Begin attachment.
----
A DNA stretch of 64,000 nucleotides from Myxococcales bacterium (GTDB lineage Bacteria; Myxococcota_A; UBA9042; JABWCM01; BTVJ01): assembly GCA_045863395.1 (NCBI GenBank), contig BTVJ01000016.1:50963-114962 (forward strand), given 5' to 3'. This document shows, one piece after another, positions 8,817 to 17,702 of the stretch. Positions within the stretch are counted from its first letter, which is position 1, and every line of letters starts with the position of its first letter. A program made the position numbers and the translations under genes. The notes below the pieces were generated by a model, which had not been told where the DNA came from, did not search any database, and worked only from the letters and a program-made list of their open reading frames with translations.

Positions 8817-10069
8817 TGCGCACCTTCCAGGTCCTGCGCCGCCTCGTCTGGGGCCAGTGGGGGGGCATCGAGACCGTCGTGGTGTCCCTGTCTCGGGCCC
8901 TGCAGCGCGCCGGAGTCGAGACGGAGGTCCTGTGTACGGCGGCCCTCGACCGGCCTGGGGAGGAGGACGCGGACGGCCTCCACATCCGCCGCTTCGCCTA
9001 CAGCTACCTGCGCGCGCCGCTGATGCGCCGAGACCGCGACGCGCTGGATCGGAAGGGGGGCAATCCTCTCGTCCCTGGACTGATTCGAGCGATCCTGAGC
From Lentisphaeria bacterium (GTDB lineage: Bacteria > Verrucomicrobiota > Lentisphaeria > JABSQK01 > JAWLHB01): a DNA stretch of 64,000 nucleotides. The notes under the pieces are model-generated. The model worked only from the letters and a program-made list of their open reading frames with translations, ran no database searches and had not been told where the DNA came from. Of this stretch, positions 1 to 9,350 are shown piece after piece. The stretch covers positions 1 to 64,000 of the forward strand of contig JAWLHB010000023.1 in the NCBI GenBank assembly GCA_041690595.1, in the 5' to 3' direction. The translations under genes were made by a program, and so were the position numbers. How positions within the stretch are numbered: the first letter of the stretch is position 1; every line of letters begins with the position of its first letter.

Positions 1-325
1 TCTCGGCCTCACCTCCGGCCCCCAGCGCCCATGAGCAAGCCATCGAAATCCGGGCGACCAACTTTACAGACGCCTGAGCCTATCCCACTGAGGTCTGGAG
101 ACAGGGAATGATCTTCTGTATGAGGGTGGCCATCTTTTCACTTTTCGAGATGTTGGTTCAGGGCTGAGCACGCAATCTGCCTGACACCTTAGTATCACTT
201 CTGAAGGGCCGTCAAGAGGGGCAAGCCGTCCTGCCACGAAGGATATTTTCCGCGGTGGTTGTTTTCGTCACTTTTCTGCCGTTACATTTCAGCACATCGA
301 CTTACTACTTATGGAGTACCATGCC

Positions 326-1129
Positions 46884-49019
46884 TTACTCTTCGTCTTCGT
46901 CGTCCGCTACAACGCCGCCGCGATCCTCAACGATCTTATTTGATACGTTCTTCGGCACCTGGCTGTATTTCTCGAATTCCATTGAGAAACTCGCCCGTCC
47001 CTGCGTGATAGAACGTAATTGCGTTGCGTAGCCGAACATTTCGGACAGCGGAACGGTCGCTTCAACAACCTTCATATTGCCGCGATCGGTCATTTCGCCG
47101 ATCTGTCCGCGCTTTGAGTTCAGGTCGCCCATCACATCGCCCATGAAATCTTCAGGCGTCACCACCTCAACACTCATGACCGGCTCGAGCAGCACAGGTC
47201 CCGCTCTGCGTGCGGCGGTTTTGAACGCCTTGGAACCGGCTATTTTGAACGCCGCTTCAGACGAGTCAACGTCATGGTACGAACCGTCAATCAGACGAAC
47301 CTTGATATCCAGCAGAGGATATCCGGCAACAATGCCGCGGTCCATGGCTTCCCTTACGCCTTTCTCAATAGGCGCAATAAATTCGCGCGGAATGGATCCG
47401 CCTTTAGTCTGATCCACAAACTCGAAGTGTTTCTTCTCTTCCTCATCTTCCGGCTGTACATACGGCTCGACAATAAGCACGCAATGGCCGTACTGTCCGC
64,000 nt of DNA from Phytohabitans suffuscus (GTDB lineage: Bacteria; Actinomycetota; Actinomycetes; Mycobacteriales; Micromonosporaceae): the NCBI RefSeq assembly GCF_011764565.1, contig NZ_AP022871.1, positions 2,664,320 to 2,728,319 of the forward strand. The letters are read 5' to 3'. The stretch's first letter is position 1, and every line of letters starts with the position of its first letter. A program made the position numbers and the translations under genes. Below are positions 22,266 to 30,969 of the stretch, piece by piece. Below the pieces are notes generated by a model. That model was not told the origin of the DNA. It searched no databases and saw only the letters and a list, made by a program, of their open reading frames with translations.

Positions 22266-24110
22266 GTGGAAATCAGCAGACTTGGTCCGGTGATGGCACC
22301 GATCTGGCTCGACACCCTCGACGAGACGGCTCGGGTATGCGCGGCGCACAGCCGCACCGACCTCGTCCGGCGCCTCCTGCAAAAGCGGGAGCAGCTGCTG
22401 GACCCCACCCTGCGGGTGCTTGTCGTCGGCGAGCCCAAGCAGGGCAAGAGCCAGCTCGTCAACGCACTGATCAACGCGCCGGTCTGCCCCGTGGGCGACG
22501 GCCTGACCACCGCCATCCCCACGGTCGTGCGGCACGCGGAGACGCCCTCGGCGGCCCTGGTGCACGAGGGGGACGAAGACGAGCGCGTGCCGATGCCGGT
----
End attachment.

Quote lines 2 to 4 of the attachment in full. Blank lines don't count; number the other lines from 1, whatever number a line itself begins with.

Positions 8817-10069
8817 TGCGCACCTTCCAGGTCCTGCGCCGCCTCGTCTGGGGCCAGTGGGGGGGCATCGAGACCGTCGTGGTGTCCCTGTCTCGGGCCC
8901 TGCAGCGCGCCGGAGTCGAGACGGAGGTCCTGTGTACGGCGGCCCTCGACCGGCCTGGGGAGGAGGACGCGGACGGCCTCCACATCCGCCGCTTCGCCTA